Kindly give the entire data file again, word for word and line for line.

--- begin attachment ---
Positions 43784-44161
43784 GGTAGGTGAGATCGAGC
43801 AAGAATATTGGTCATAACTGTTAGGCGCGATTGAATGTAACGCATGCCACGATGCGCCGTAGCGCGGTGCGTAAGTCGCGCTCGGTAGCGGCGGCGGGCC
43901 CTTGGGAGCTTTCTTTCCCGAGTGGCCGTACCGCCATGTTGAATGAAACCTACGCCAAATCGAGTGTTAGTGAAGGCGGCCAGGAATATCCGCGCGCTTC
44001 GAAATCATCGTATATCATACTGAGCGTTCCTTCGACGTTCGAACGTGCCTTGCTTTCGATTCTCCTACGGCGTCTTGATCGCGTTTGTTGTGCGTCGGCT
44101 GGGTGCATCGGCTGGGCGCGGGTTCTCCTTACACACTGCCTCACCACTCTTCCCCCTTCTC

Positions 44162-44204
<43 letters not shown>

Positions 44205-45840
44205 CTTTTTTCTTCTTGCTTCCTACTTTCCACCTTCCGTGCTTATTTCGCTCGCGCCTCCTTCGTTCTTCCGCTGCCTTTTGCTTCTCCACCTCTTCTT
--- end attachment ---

Positions 43784-44161
43784 GGTAGGTGAGATCGAGC
43801 AAGAATATTGGTCATAACTGTTAGGCGCGATTGAATGTAACGCATGCCACGATGCGCCGTAGCGCGGTGCGTAAGTCGCGCTCGGTAGCGGCGGCGGGCC
43901 CTTGGGAGCTTTCTTTCCCGAGTGGCCGTACCGCCATGTTGAATGAAACCTACGCCAAATCGAGTGTTAGTGAAGGCGGCCAGGAATATCCGCGCGCTTC
44001 GAAATCATCGTATATCATACTGAGCGTTCCTTCGACGTTCGAACGTGCCTTGCTTTCGATTCTCCTACGGCGTCTTGATCGCGTTTGTTGTGCGTCGGCT
44101 GGGTGCATCGGCTGGGCGCGGGTTCTCCTTACACACTGCCTCACCACTCTTCCCCCTTCTC

Positions 44162-44204
<43 letters not shown>

Positions 44205-45840
44205 CTTTTTTCTTCTTGCTTCCTACTTTCCACCTTCCGTGCTTATTTCGCTCGCGCCTCCTTCGTTCTTCCGCTGCCTTTTGCTTCTCCACCTCTTCTT